The Royal College of General Practitioners (RCGP) responds to the General Medical Council’s new report, entitled Caring for Doctors, Caring for Patients
This is an edited version of an article first published by the RCGP.
Responding to the GMC’s independent Caring for Doctors, Caring for Patients report, RCGP Chair Professor Helen Stokes-Lampard said:
“If our doctors are healthy, our patients are much more likely to receive the best possible care, and it is really encouraging to see a report that so explicitly makes the link between the wellbeing of doctors and patient care.
“We are also pleased to see a strong focus on GPs and primary care – the GMC has obviously gone to a lot of effort to ensure that the recommendations apply to GPs, as well as to doctors working in hospital trusts, and we are grateful for this.
“Unlike hospital doctors who often work in large teams, GPs are more likely to work autonomously in our one-to one consultations with our patients in our surgeries. This is one of the strengths of being a GP, but working in isolation brings its own challenges and it is good to see this acknowledged – along with the specific recommendations for improving team work and peer support, informed by current evidence on GP wellbeing.
“We are delighted that the success of the College’s own First5 programme has been recognised and that some of the profession want to see it adapted, adopted and extended to include all GPs.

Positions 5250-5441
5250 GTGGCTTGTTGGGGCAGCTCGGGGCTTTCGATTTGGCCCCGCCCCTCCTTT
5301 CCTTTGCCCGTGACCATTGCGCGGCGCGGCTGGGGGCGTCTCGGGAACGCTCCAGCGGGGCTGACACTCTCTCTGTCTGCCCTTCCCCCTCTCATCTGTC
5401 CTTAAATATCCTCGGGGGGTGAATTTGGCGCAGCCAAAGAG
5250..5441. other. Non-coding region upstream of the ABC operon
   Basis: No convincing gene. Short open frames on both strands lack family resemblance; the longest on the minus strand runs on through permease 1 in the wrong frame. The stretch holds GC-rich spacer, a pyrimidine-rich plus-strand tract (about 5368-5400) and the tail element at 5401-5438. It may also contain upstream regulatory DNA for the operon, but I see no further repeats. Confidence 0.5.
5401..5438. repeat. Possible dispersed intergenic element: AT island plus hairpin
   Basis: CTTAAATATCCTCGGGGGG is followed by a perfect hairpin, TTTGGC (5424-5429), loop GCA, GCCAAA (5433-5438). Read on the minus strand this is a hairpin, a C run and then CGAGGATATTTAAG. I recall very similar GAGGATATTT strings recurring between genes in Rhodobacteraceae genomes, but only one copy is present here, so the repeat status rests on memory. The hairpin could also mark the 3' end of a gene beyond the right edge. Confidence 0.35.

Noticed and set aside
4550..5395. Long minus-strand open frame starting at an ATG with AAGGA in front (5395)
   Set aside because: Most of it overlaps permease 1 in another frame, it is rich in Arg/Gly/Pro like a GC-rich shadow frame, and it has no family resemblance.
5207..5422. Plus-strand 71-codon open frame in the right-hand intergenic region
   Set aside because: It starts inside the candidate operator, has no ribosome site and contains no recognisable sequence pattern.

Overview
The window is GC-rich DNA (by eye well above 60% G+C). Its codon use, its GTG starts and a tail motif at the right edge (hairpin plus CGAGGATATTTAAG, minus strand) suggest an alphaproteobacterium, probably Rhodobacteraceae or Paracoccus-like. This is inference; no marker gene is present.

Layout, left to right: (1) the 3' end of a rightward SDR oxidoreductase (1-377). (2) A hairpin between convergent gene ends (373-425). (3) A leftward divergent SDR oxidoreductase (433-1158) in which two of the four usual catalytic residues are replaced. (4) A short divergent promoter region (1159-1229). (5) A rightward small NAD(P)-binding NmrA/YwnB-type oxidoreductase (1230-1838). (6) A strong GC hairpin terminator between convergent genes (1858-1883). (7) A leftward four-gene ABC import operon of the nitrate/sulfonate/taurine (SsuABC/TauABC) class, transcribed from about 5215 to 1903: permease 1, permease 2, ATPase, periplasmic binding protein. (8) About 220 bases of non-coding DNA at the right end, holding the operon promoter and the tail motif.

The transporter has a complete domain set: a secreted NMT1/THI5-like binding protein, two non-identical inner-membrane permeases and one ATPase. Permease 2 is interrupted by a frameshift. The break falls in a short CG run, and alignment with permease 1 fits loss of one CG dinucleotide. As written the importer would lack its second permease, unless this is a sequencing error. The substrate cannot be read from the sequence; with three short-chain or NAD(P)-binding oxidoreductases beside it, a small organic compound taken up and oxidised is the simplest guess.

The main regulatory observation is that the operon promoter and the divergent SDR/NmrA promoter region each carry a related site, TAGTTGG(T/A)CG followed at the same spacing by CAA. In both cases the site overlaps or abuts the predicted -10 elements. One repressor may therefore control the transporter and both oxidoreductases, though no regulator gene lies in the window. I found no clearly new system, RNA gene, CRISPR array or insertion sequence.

“The majority of NHS patient care is delivered in general practice – over 300 million consultations a year and rising – and GPs are working harder than ever to do the best we possibly can for our patients.
“But investment in our family doctor service – both funding and staff – has not kept pace with patient demand and complexity. We now have a severe shortage of GPs and many colleagues are exhausted and burning out as they constantly try to go the extra mile for their patients, without appropriate support.
“Today’s GMC report strengthens our case for urgent action to tackle unsustainable GP workloads and the pressures associated with trying to care for patients with complex needs within a traditional 10-minute appointment that is no longer fit-for purpose.
“It also highlights that our health service could take better care of those working in it. GPs dedicate their lives to caring for others, but we also need to feel valued, respected, and cared for too.”